1999 saw the launch of one of the most fascinating projects ever, the SETI@home Project. It uses the computing power of more than 3,000,000 computers worldwide to run the screensaver.

This program analyzes radio telescope data to search for extraterrestrial intelligence.

2000: The bubble bursts

2000 witnessed the dotcom collapse, which resulted in huge losses for legions of investors.

Many companies were shut down. Many companies were closed. The NASDAQ then fell 10% in one day, and reached its lowest point in October 2002.

2001: Wikipedia launched

Wikipedia was created in 2001 following the dotcom crash. Wikipedia is the first website to allow social networking and collective web content creation.

2003: VoIP goes mainstream

2003: Skype was made available to the public. It offers a user-friendly interface to Voice over IP calling.

MySpace opened its doors in 2003. 

2003: The CANSPAM Act puts an end to unsolicited emails

Another significant development in 2003 was the signing of the Controlling the Assault of Non-Solicited Pornography and Marketing Act of2003 also known as the CAN-SPAM Act.

2004: Web 2.0

The term Web 2.0 was originally used by Darcy DiNucci in 1999 to describe rich internet applications (RIAs) that are interactive and user-driven. However, it gained popularity in 2004.

John Batelle, Tim O’Reilly, and the founders of Web 2.0 described the Web as a Platform. This is a collection of software applications that can use the internet’s connectivity. This is a departure from the desktop, which can have its downsides such as dependence on the operating system or inability to be interoperable.

2004: Social Media and Digg

Chris Sharpley was believed to be the first person to use the term “social media” back in 2005, when Web 2.0 was still a popular concept.

It was then that social media-sites, apps and websites began to appear. Many people loved the idea of being able to travel with their families and share photos and experiences even though they weren’t physically there.

Digg, a social news site, was launched in November 2004. Since then, it has been used by Reddit Mixx as well as Yahoo! Buzz.

Digg revolutionized traditional methods for creating and finding web content. Digg promoted news and links democratically, which are then reviewed by the community and voted on.

2004: College Students May Use “The” Facebook

Facebook launched in 2004, though at the time it was only open to college students and was called “The Facebook”; later on, “The” was dropped from the name, though the URL http://www.thefacebook.com still works.

2005: YouTube- streaming video for the masses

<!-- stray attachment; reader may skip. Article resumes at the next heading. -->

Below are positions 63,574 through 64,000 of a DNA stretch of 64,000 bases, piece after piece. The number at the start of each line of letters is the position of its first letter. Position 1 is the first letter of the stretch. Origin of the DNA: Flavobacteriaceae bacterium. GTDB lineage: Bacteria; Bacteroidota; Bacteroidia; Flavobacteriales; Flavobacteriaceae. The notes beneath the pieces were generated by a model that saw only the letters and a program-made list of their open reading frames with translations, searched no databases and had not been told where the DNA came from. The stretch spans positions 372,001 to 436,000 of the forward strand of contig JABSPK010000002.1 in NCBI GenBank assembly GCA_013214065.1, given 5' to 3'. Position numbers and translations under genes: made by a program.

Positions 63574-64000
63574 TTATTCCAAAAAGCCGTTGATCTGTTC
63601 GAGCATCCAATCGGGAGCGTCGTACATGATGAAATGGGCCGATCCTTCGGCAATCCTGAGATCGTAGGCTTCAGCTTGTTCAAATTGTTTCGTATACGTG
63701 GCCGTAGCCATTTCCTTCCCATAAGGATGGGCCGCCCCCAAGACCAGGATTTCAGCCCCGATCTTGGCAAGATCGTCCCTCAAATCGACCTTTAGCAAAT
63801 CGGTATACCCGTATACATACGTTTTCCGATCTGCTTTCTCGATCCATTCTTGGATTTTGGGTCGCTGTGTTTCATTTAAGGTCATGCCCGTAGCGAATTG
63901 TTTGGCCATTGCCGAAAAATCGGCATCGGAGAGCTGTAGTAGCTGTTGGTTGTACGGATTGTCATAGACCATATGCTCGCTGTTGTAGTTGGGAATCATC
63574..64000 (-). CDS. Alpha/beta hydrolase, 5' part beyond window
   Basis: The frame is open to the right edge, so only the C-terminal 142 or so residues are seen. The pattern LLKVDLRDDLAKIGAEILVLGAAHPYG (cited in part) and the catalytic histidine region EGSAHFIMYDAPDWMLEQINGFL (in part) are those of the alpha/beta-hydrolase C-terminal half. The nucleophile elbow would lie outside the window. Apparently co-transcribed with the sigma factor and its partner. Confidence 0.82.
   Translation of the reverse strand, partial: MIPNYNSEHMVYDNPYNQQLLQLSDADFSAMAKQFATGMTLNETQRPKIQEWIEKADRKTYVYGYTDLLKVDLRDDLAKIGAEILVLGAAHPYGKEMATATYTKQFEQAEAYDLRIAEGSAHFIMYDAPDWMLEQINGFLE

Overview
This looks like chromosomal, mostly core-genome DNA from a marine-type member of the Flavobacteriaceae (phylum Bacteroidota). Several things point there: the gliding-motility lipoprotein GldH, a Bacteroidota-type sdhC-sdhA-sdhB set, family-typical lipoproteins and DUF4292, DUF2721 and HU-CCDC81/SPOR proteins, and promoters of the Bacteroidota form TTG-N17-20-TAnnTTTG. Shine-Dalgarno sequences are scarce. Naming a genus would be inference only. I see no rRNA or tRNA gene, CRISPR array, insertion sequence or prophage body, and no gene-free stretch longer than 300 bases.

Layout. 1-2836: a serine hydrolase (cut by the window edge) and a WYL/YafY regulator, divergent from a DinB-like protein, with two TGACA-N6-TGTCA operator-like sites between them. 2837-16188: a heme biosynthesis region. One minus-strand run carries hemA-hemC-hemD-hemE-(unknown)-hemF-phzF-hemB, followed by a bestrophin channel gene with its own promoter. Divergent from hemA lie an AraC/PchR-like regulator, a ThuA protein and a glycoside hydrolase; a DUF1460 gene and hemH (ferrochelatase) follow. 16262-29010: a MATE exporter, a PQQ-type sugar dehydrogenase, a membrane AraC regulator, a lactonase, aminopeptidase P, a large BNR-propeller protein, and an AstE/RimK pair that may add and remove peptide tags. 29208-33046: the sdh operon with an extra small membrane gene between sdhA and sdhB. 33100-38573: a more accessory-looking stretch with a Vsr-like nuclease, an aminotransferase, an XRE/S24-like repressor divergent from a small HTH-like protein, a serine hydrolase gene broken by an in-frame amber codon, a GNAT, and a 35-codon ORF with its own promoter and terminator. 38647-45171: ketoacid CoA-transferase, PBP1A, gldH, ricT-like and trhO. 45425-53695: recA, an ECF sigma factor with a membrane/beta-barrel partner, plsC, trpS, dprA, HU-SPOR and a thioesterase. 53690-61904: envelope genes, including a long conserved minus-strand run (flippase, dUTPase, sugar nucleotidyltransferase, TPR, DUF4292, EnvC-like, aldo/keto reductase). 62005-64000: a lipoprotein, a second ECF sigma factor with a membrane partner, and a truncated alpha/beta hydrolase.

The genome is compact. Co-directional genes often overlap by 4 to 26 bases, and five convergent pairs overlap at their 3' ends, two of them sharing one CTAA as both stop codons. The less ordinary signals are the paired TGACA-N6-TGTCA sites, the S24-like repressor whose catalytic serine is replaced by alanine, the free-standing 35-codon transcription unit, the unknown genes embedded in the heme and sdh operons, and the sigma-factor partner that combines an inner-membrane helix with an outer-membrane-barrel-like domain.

YouTube was created in 2005. It offers online video sharing and hosting for free.

2006: Twitter starts tweeting

Twitter launched in 2006, originally going to be called Twitter.com/ (inspired by Flickr). The first tweet was “Just setting up my Twitter twtr span>

2007: Major move to bring TV shows online

Hulu’s first online service was launched in 2007 by NBC, Fox and ABC. It was a joint venture between ABC, NBC, and Fox that made TV shows available online.

2007: Mobile Web and the iPhone

In 2007, the iPhone was the most important innovation. It was almost entirely responsible for the renewed interest in mobile web design, and mobile applications.

2008: “Internet Election”

2008 was the first “Internet Election”, when the U.S. Presidential Election took place. 

Hillary Clinton loved the YouTube campaign videos. Virtually every candidate had a Facebook page or Twitter account.

Ron Paul set a new fundraising record when he raised $4.3 million in just one day through online donations. He beat that record just weeks later by raising $4.4M via online donations. This trend is unlikely ever to change.

2009: ICANN policy modifications

One of the most important changes in Internet history occurred in 2009. The U.S. has relinquished control over ICANN, which is the official naming organization of the Internet. They are responsible for registering domains ).

The Future?

What’s the future direction for the Internet? We can assume that the Internet will continue to grow.

The Internet has changed from its initial development to PPC advertising. It’s now more impressive than ever.

About the author

Kobe Digital is a unified team of performance marketing, design, and video production experts. Our mastery of these disciplines is what makes us effective. Our ability to integrate them seamlessly is what makes us unique.